ASTK18016U Core Subject: Important Challenges in European Governance: Lobbying and Interest Groups
Core subject in the core-subject line in European Politics. Only accessible to students who are admitted to European Politics.
NB! All exams (both ordinary and re-exams) will take place at the end of the autumn semesters only, as the course is not offered in the spring
The goals and values of the European Union and, more broadly, those common to countries on the European continent, are constantly put under stress by many external and internal developments. Charges of a ‘democratic deficit’ are frequently raised, both regarding decision-making at the European Union level, but also regarding national political processes. Despite the legislative procedures in place to formalize political competences, the location of power in decision-making is frequently debated. Which levels of decision-making and which actors are and should be involved in tackling the prime questions and challenges facing Europe?
This course will engage with such (legitimacy) challenges, and the actors involved in them. It will place special attention on the relationships between state and non-state actors and assess these from different perspectives, including efficiency and feasibility considerations, as well as normative implications. In the course, we will examine theories and empirical research on how organized interests organize in the first place, are governed internally, enter and interact with each other in populations or interest communities, and seek to influence policy.
At the end of the course students will have learned to:
- Identify and describe challenges regarding interest representation at in Europe and at EU-level
- Give an account of the role of non-state actors in modern policy making from a comparative perspective, considering different interest systems such as neo-corporatist and pluralist systems
- Understand the main perspectives on the interest production process in terms of mobilisation, strategy choice, access to political gatekeepers and, potentially, influence on policy outcomes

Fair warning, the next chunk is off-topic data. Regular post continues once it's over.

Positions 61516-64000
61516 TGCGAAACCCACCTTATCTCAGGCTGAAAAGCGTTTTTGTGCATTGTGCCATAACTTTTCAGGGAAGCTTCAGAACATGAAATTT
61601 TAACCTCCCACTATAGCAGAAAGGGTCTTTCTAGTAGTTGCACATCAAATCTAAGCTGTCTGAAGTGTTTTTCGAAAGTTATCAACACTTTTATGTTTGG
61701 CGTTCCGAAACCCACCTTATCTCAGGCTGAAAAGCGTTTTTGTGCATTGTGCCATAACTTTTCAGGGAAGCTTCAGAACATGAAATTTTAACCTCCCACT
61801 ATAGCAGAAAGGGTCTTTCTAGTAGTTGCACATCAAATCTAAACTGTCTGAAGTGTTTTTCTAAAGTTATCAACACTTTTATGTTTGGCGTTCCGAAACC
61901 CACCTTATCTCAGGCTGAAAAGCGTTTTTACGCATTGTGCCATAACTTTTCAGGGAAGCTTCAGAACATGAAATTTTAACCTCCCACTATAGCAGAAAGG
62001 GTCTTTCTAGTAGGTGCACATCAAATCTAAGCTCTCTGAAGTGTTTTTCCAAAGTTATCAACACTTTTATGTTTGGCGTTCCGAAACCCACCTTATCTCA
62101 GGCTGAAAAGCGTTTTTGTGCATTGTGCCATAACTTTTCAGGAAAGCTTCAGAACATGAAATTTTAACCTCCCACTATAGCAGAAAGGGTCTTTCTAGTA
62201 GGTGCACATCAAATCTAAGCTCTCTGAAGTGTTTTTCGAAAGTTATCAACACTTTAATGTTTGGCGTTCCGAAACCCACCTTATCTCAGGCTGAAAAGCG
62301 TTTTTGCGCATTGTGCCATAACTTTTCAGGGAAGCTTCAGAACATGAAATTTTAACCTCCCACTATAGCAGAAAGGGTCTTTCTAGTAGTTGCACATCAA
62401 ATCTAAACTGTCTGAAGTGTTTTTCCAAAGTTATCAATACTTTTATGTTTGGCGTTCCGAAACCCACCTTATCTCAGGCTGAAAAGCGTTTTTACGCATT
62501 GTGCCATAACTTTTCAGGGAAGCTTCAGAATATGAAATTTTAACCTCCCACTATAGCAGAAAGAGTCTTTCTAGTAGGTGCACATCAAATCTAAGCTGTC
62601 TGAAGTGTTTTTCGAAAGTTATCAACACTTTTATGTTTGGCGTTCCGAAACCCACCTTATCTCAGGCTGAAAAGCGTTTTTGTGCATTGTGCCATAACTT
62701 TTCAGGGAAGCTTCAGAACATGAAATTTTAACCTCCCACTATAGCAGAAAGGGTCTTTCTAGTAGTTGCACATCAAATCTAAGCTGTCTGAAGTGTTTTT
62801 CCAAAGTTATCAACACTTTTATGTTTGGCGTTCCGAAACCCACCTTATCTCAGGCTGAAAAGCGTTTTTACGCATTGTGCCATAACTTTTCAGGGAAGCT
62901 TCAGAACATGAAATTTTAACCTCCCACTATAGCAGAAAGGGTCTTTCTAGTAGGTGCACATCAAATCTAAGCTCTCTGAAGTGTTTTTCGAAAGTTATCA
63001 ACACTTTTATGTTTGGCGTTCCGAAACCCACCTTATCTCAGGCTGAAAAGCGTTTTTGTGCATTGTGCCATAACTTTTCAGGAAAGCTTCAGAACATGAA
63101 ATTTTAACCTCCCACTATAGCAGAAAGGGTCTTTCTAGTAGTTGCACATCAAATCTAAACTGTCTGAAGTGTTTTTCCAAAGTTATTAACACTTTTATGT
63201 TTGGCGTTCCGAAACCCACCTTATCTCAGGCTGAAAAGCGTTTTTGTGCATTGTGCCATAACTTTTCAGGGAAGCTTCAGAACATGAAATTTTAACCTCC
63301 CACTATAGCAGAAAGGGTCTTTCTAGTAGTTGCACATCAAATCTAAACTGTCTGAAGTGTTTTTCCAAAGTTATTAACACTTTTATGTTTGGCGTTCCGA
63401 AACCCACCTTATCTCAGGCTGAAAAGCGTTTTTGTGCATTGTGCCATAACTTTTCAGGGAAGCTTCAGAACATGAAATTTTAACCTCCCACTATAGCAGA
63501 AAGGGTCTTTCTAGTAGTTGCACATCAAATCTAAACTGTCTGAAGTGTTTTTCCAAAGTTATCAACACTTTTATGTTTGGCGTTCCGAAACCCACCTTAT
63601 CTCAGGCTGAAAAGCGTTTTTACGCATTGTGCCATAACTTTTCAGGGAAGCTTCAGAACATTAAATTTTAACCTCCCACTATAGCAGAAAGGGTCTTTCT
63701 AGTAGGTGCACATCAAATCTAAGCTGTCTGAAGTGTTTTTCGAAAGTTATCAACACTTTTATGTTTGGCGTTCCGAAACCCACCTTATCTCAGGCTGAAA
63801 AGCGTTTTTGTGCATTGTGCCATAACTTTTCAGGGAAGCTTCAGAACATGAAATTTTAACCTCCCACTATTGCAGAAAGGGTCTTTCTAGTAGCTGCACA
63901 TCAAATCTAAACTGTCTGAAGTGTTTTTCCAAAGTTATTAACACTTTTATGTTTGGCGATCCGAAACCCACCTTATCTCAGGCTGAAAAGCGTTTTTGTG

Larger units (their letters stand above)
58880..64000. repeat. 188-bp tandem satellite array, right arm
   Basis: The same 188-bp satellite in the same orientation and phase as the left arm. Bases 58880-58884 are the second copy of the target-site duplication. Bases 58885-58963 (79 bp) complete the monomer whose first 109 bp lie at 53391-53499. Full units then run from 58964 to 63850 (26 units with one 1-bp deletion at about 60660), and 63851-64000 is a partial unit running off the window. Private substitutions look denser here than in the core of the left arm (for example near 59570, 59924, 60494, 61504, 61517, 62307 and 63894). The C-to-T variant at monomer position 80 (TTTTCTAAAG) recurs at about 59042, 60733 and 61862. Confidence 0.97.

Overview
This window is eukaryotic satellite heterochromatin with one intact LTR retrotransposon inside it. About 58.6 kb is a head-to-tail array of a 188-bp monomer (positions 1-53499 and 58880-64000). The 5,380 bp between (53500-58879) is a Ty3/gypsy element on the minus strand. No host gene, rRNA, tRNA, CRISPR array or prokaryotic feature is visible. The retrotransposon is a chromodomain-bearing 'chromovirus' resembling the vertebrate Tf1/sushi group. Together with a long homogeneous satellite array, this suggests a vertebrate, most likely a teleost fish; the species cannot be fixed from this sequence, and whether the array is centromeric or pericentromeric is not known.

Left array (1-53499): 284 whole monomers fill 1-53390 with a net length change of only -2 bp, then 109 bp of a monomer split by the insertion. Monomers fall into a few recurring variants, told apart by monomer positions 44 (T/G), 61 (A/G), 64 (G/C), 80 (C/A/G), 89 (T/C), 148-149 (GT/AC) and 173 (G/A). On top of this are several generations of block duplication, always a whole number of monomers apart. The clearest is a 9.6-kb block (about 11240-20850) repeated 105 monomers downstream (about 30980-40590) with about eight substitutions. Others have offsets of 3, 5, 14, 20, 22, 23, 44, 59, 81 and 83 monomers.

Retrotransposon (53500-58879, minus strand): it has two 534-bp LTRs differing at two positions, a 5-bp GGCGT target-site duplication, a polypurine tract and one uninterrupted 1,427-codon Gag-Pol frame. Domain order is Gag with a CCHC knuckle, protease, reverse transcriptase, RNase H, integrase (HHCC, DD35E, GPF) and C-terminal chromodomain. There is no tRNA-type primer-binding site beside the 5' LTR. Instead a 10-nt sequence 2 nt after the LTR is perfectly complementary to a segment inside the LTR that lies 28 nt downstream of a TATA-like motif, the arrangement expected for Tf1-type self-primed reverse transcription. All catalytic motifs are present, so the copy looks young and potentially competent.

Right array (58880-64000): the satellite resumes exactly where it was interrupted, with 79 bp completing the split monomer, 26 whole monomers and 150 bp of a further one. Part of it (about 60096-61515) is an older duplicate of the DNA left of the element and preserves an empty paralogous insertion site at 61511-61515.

Students will have trained the following skills:
- The ability to apply theoretical perspectives on the relationships between policy-makers and organised interests
- The ability to select and design suitable methods to assess the role and success of organised interests, such as qualitative or quantitative (text) analysis, interviews, surveys methods etc.
- The ability to develop and support an argument on whether and how organised interests undermine or facilitate democratic politics in Europe
Students should have fostered the following competences:
- Independent reflection on representation in Europe based on the academic literature
- Critical analysis of the scope, nature and/or effect of the involvement of organised interests in decision-making, including the formulation of theoretical expectations and observable implications.
- Evaluation of the benefits, challenges and implications of the activities of organised interests on modern decision-making
Textbooks & Articles
Three textbooks are assigned for the course and are listed below. However, much of our reading will be the professional journal literature on organized interests. Several articles per week will be assigned.
- Mahoney, C. (2008) Brussels Versus the Beltway, Washington DC, Georgetown University Press.
- Klüver, H. (2013). Lobbying in the European Union: interest groups, lobbying coalitions, and policy change. Oxford University Press.
- Lowery, D. & Brasher, H. (2004) Organized Interests and American Government, New York, McGraw Hill.
Useful background reading
- Baumgartner, F. R., Berry, J. M., Hojnacki, M., Leech, B. L., & Kimball, D. C. (2009). Lobbying and policy change: Who wins, who loses, and why. University of Chicago Press.
• The preferences of different actors with regard to these issues: EU Commission, European Parliament, (coalitions) of member states, interests groups, additional actors
• The sources of these preferences (domestic traditions, economic structure, interest group pressure, party ideology…)
• The way decisions are taken in the case (Which actors are involved? Which types of procedures are used?)
• The main developments regarding the case and an explanation for these developments
• Additional relevant questions
- Class Instruction
- 7,5 ECTS
- Type of assessment
- Oral examinationSynopsis and oral examination
- Marking scale
- 7-point grading scale
- Censorship form
- No external censorship
Criteria for exam assesment
- Grade 12 is given for an outstanding performance: the student lives up to the course's goal description in an independent and convincing manner with no or few and minor shortcomings
- Grade 7 is given for a good performance: the student is confidently able to live up to the goal description, albeit with several shortcomings
- Grade 02 is given for an adequate performance: the minimum acceptable performance in which the student is only able to live up to the goal description in an insecure and incomplete manner